August 31, 2016
DEAR ABBY: I recently retired after 26 years of working with a professional partner of the opposite sex. Now my wife expects me to cut off all communication with her. There was never any intimacy or sexual attraction at all, just a friendship established over many years. I have explained this to my wife many times, but she refuses to believe me and wants this person out of my life for good. How can I explain this to someone I have worked with for so many years? Is my wife's request reasonable?
August 22, 2016 |
I know, we are all getting tired of talking about nothing but millennials - unless, of course, you are a millennial. But when it comes to the economy, the transition to one that is millennial-driven is well underway, and the trend will continue for quite some time. That's actually a very good thing for the Philadelphia economy. Believe it or not, this region has almost all the qualities millennials look for when considering where to live. Unfortunately, that fact remains a secret - something we have to change.
July 10, 2016 |
The venerable Counselors of Real Estate is a group of 1,000 individuals, invited to join, and considered the crème de la crème of the industry. Every year, the counselors come up with a list of the top issues facing real estate, and 2016-17 is no exception. Here is some of what the counselors are predicting about the residential real estate market. Age matters. Millennials have overtaken the baby boomers in sheer numbers, but both groups remain substantial real estate consumers.
April 4, 2016 |
Older individuals are reinventing themselves by going back to the classroom. And in college-rich Philadelphia, they and their tuition dollars are welcome on campus. Some are like Howard Magen, a retired CPA who audits classes he loved during his original college days. Others are baby boomers facing retirement who want that longed-for degree before they run out of time, or to stay competitive in the workplace. Take Wanda Amaro, a human-resources executive who is earning her bachelor's degree at age 53. Many colleges offer low-fee or even free classes for seniors.
March 20, 2016 |
By late Thursday afternoon, the NCAA tournament was raging. Social media was aflame with March Madness, and all throughout America, brackets were being scrutinized like eye charts. Bars, restaurants, dens, even normally staid offices had come alive. And on a TV in the deserted furniture section of a dying mall department store, an old man watched an exhibition game between the Phillies and Rays. The tableau spoke volumes about aging Baby Boomers and the aging sport they cling to. "Baseball is tired," Bryce Harper, the Nationals' 23-year-old superstar, said recently.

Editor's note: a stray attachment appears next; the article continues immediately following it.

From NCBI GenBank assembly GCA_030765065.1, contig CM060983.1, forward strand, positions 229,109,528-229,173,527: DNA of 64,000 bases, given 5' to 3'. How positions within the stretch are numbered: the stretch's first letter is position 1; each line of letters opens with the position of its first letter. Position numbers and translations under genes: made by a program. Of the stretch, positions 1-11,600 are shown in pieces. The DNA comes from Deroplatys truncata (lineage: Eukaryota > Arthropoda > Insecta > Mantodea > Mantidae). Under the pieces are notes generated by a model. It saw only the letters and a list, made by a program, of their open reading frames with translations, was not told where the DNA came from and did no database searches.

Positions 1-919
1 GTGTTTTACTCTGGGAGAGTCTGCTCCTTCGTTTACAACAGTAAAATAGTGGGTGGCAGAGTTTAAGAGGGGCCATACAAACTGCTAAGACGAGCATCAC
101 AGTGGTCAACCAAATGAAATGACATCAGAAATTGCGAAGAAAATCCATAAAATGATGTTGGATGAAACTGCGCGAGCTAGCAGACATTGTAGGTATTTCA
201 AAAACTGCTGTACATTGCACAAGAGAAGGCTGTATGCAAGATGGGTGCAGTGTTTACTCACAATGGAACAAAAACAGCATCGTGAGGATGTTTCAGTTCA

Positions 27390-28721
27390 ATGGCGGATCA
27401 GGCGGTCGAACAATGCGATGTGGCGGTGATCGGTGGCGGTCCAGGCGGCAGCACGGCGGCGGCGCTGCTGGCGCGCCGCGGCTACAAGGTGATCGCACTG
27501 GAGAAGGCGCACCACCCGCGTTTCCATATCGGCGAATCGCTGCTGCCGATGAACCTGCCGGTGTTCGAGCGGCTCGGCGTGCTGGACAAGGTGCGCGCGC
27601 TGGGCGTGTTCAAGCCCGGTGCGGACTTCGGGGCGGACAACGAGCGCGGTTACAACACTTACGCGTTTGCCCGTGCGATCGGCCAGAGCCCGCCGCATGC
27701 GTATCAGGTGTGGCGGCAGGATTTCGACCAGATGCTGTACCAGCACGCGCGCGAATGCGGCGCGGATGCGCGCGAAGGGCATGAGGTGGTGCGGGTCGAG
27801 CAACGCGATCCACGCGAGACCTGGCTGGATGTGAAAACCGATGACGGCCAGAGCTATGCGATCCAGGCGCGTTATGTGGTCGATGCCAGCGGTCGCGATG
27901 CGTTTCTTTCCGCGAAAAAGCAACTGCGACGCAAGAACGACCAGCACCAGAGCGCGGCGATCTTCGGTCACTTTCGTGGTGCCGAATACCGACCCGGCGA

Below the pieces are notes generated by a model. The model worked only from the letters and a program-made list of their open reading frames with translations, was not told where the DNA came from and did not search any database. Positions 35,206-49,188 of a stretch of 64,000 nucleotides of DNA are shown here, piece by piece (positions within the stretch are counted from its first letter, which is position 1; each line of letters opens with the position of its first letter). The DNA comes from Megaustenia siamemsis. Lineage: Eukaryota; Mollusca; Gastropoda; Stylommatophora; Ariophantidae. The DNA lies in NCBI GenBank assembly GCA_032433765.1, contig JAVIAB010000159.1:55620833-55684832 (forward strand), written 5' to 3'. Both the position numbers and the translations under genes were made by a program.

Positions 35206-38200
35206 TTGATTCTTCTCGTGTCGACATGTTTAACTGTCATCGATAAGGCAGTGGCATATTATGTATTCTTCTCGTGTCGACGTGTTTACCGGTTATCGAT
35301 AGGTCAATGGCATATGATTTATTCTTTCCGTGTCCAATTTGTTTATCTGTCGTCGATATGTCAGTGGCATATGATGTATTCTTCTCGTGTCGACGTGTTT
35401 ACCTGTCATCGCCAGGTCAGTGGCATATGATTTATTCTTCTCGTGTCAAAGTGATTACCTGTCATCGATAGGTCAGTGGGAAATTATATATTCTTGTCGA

March 6, 2016 |
The lawyer knew something was wrong with her 61-year-old mother. She had begun showing up for appointments two hours early. Or two hours late. She was paying less attention to how she looked. She'd had two wrecks in quick succession on her way to work as a judge's administrative assistant. The lawyer, who works in a small town on the outskirts of Baltimore, knew her mother drank a fair amount at night, but she also knew her mother was still getting promotions. She suspected depression.
December 28, 2015 |
The conventional wisdom is that millennials are not as enamored of cars as Generation Xers such as myself or Baby Boomers who came before us. These kids today get their driver's licenses later than age 16 - if at all - and spend all their time with (pauses to ask 15-year-old Sturgis Kid 4.0 what kind of phone he's using) their Samsung S6s. That is, when we're not yelling at them to stay off our lawns. But there's still that segment of young America that spends its time creating new car designs, often while daydreaming in math class or ignoring the latest English lesson.
December 27, 2015 |
After the last of the baby boomers become fully eligible for Medicare, the federal health program can expect significantly higher costs in 2030, because of the high number of beneficiaries and because many are expected to be significantly less healthy than previous generations. The typical Medicare beneficiary who is 65 or older then will more likely be obese, disabled, and suffering from chronic conditions such as heart disease and high blood pressure than those in 2010, according to a report by the University of Southern California Schaeffer Center for Health Policy and Economics.
August 3, 2015 |
First in an occasional series. Baby boomers, the generation that brought America cable television, middle-class pot smoking, and the two-car garage, are now bringing the nation the jobs of the future. The boomers, as they grow older and more infirm, will need home health aides, personal care aides, registered nurses, and physical therapists - jobs that the U.S. Bureau of Labor Statistics says will be among the fastest growing in the next seven years. "It's about . . . these aging baby boomers," among other trends, said labor economist Paul Harrington, director of Drexel University's Center for Labor Markets and Policy.